The White Road: Journey into an Obsession

by Edmund De Waal

Hardcover, 2015




Knopf Canada (2015), 416 pages


In this volume, Edmund de Waal travels the globe to tell the story of his obsession with porcelain, or 'white gold', and the lure it held for the Europeans who encountered it: from Jesuit missionaries in 17th-century China, via the palaces of Versailles and Dresden, to the chemist shops of 18th-century Plymouth, the settlements of the Cherokee Indians in North Carolina, and the darkest moments of 10th-century history. Within all this is an intimate memoir of the author's life as a potter, and his deepening understanding of the material he has worked with for over 45 years.

User reviews

LibraryThing member bostonian71
Not as cohesive as De Waal's previous book, "The Hare with the Amber Eyes". That memoir had the advantage of having concrete things (his family and the netsuke they owned) to tie everything together. "The White Road", on the other hand, follows an idea -- the "porcelain" sickness -- as it manifested itself in various spots around the world, and led to such pottery being invented over and over. Such hopping from one place to another and one time to another (as well as interludes about De Waal's own forays into the craft) makes for a somewhat disjointed narrative. There's a lot of interesting information, though, , even if some of it, most notably Hitler's obsession with pure white pottery, is disturbing. And De Waal clearly cares about his subject, so much so that I wish this book had less of him rushing around learning about the history of his art, and more of him in the studio actually making it.… (more)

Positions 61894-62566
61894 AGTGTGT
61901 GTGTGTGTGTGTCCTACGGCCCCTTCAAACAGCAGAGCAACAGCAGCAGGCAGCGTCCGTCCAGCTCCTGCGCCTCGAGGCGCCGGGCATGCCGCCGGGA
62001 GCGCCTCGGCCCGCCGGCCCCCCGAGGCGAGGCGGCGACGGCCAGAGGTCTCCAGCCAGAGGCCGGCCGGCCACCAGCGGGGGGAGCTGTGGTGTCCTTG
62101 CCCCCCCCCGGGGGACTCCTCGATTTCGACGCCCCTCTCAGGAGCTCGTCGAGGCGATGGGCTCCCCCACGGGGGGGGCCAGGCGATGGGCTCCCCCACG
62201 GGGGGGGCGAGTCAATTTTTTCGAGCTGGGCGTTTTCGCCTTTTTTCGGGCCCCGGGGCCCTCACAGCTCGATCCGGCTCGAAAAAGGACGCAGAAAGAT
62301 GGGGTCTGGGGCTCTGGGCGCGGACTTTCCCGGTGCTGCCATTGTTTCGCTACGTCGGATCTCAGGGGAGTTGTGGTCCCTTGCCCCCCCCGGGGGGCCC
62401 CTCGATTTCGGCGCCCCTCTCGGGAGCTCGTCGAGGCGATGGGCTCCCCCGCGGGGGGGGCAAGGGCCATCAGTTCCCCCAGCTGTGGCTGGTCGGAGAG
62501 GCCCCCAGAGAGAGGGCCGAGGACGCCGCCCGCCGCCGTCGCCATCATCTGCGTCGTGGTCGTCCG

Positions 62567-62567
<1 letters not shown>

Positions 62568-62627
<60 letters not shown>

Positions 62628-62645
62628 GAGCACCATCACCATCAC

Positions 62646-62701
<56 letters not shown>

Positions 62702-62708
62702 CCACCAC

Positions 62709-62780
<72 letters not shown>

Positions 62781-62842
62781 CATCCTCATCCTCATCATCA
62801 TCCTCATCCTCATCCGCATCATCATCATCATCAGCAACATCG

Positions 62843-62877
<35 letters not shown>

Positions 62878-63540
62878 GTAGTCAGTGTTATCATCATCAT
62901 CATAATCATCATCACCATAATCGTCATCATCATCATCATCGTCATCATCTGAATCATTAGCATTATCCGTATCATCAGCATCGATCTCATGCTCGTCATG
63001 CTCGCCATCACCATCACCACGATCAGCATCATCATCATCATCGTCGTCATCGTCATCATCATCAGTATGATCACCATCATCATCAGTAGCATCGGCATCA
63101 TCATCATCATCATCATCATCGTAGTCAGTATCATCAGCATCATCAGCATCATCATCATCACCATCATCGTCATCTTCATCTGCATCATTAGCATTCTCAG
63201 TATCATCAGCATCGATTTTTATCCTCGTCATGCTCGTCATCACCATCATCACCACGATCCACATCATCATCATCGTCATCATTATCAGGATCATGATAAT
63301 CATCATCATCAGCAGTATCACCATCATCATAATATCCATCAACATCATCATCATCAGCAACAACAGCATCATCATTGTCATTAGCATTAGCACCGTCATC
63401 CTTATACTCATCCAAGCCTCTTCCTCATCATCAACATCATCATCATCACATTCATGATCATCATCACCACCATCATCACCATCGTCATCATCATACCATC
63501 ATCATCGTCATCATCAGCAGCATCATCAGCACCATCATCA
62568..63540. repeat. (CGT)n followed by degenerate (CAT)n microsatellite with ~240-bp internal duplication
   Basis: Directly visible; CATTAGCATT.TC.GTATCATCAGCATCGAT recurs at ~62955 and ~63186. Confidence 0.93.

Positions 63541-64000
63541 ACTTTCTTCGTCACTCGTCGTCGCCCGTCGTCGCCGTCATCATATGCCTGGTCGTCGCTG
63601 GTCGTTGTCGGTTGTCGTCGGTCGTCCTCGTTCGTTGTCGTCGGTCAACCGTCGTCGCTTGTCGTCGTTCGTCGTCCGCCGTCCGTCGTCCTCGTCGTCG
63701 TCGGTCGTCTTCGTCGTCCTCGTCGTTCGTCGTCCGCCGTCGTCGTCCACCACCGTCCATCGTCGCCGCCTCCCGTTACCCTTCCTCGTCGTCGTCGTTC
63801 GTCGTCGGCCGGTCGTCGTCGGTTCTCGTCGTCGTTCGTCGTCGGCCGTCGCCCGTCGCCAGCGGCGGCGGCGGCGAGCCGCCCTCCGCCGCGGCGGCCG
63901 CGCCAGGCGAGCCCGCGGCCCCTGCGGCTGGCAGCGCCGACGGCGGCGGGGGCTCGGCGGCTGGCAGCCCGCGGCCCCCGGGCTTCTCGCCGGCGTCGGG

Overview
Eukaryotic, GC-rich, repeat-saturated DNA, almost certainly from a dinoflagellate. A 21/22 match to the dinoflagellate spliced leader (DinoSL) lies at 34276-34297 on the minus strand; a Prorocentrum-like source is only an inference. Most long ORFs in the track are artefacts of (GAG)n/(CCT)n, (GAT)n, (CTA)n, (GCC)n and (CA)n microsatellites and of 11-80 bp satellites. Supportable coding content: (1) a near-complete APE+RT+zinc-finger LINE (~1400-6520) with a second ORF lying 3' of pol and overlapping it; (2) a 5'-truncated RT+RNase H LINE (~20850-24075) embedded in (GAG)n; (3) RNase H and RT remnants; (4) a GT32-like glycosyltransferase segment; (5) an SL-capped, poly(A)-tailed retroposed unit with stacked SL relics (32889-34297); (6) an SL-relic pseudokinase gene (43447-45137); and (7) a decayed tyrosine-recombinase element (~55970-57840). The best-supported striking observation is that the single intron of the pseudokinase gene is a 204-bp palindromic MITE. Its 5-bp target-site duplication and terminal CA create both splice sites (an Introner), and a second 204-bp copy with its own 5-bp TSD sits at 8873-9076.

LibraryThing member lesleynicol
Another book in my library that remains unfinished, I so enjoyed the authors previous book "The Hare with Amber Eyes" and expected a story about people associated with the history of porcelain. I was disappointed.
LibraryThing member rakerman
An interesting journey through the physical world and intellectual world related to the creation of porcelain. Art, science and history. Can be a bit too much about the process of writing of the book itself at times.



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